Fraud is a dirty word, and it should not be used lightly. In the cases described in this book, dogmatic promoters of Darwinism did not see themselves as deceivers. Yet they seriously distorted the evidence—often knowingly. If this is fraud when a stock promoter does it, what is it when a scientist does it?

...

If dogmatic promoters of Darwinian evolution were merely distorting the truth, that would be bad enough. But they haven't stopped there. They now dominate the biological sciences in the English-speaking world, and they use their position of dominance to censor dissenting viewpoints.


10 comments :

  1. Wow.... just wow.

    What about scientists who knowingly make false utterances or misleading omissions but believe the overall effect is not misleading because they are teaching "a deeper truth"?

    "Hello Kettle, this is the Pot.... you're black."

    As for the video, right from the start it lost me:

    Miller-Urley/abiogenesis != evolution

    How many times do people need to be told this?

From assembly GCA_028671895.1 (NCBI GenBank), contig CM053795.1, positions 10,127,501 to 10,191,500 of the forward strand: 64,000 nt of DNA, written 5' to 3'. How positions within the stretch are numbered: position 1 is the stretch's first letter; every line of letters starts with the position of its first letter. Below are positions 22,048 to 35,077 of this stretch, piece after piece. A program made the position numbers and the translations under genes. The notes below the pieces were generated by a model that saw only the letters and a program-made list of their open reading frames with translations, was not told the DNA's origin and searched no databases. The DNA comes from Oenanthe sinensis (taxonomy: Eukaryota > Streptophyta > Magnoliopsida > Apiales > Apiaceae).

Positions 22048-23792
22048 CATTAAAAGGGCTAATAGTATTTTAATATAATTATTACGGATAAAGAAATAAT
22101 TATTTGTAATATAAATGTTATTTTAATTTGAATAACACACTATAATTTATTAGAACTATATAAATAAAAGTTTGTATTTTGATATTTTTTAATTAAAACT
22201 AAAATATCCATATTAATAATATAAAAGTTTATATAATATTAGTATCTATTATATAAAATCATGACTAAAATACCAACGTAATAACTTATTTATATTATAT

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  2. Did he happen to mention which scientists he was talking about or provide any references at all?

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  3. I remember seeing this in the science section of Barnes and Nobel when it first hit the shelves. Evolutionary theory is a passion of mine so when I saw it, not knowing what it was, my instinct was to buy it. Looking through it, I just laughed. There were twelve of them on the shelf and I marked each of the spines with a small dot so I could tell if they sold. A month later none had sold. The same copies sat on the shelf for more than two years at BN. Then, they started to move, because an instructor at a local Christian college made them required reading. I happened onto a student buying one and commented that they weren't selling very well. He told me he was forced to buy it. Today, ten years later, two of the twelve I marked still occupy the shelf. I've seen stacks of them at bargain book places.

    The video says fifty thousand have been sold in ten years. No so impressive.

    I'm waiting for one of those Larry Moran biochem texts to show up on the BN shelf. I'll buy that for sure.